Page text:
The dollar fell broadly on Tuesday as lawmakers remained deadlocked over raising the nation's debt ceiling to avoid a devastating default, while U.S. and European shares also declined.

Unless lawmakers reach a deal to raise the $14.3 trillion ceiling by August 2, the United States faces the prospect of a default on some of its $9.6 trillion bonds outstanding.

President Barack Obama, in a televised address Monday night, warned that this would be a "reckless and irresponsible outcome," but he gave no indication that a compromise was imminent.

Weakness in the greenback helped buoy crude oil prices, while gold hovered near a record high above $1,600 an ounce as investors sought the precious metal for safety.

The U.S. currency hit a record low against the Swiss franc of 0.7997 franc on trading platform EBS and fell to a four-month trough at 77.828 yen, approaching a record low of 76.25 set in March.

"The market is getting more nervous about the debt ceiling issue," said You-Na Park, currency strategist at Commerzbank in Frankfurt. "If the market was really starting to price in the possibility of a default, the dollar would be losing more than what we saw."

Against a basket of currencies, the dollar .DXY fell 0.7 percent. The euro rose 0.9 percent to $1.4508. Investors fear a potential debt default and a downgrade of the U.S. credit rating would tarnish the dollar's status as a global reserve currency.

The debt gridlock in Washington also hit U.S. stocks. The Dow, the biggest loser, suffered additional pressure from disappointment over quarterly earnings from 3M (MMM.N).

The Dow Jones industrial average .DJI ended down 91.50 points, or 0.73 percent, at 12,501.30. The Standard & Poor's 500 Index .SPX lost 5.49 points, or 0.41 percent, at 1,331.94. The Nasdaq Composite Index .IXIC was down 2.84 points, or 0.10 percent, at 2,839.96.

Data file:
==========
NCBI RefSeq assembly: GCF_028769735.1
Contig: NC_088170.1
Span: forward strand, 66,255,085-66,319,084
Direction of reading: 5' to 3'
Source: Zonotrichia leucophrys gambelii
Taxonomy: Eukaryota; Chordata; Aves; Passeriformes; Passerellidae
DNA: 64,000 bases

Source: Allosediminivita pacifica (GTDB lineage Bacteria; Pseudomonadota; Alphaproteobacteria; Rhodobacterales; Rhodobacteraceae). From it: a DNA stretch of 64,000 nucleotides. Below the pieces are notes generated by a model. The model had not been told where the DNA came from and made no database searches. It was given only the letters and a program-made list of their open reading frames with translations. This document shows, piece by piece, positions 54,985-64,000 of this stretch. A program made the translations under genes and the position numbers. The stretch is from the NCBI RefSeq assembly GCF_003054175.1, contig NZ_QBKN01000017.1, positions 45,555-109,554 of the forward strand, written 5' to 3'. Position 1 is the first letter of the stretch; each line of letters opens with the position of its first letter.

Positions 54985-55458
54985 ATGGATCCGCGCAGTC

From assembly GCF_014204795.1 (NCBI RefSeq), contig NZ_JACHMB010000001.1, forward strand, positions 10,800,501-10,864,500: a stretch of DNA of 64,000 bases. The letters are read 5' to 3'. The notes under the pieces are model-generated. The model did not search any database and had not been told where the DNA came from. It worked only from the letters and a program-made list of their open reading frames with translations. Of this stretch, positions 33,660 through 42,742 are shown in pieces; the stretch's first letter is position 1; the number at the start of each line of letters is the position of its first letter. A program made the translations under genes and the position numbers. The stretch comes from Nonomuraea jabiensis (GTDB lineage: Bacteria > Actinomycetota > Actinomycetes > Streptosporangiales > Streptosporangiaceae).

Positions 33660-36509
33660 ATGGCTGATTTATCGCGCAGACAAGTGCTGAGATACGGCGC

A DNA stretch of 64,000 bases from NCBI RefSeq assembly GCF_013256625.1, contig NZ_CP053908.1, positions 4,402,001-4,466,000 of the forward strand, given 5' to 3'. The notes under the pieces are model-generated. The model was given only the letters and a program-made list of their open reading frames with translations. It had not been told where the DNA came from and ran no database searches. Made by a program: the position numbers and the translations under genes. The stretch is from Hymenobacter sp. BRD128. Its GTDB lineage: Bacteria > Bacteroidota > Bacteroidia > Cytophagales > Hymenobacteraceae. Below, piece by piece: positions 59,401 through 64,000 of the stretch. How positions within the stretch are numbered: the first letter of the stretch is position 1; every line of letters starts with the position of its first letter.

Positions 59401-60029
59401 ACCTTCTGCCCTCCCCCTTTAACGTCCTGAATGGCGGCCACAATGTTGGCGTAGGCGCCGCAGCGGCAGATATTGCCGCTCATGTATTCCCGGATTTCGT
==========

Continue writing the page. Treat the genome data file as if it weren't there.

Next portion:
Just 6.46 billion shares changed hands in composite trading, another lower-than-average day of activity.

"Investors are just kind of sitting on the sidelines," said King Lip, chief investment officer at Baker Avenue Asset Management in San Francisco. "No one wants to be short and no one wants to be long."

European stocks closed down 0.3 percent at 1,100.97 points .FTEU3. World stocks as measured by MSCI world equity index .MIWD00000PUS rose 0.3 percent, while emerging stocks .MSCIEF gained 0.7 percent.

Investors so far appear to have done little to prepare for a default or a cut in the U.S. AAA credit rating. Many are still clinging to the hope that lawmakers will eventually reach a deal.

It is also nearly impossible to insure against what is considered a low-probability event, especially given the lack of alternatives and the depth of the market, analysts said.

The cost of insuring the United States against default stood around 60.8 basis points, nearly half the March 2009 peak.

The CDS curve is nearly flat with one-year CDS at 61.2 basis points. This in itself reflects investor jitters, but it is not the kind of pricing normally seen when investors expect an imminent default.

The United States will lose its top-notch credit rating from at least one major rating agency, according to a Reuters poll.

TREASURY AUCTION

Treasuries prices rose as a decline in the U.S. stock market renewed a safe-haven bid. The benchmark 10-year note traded up 13/32 for a yield of 2.95 percent.

Fears the government will soon run out of cash fueled anxiety about appetite for this week's $99 billion of new debt supply even after Tuesday's sale of $35 billion of two-year notes attracted relatively solid demand.

"We have a lot of uncertainties with these auctions with what's happening in Washington. People are hesitant to take on risk," said Thomas Roth, executive director in U.S. government bond trading at Mitsubishi UFJ Securities USA in New York.

Safe-haven Bund futures rose as buyers demanded a high yield in debt auctions by Spain and Italy, underscoring persistent concern about euro zone peripheral countries despite a second bailout package for Greece last week.

In commodities trading, U.S. crude recouped early losses to settle at $99.59 a barrel, up 39 cents. Spot gold traded around $1,619 an ounce, after hitting a record $1,622.49 on Monday.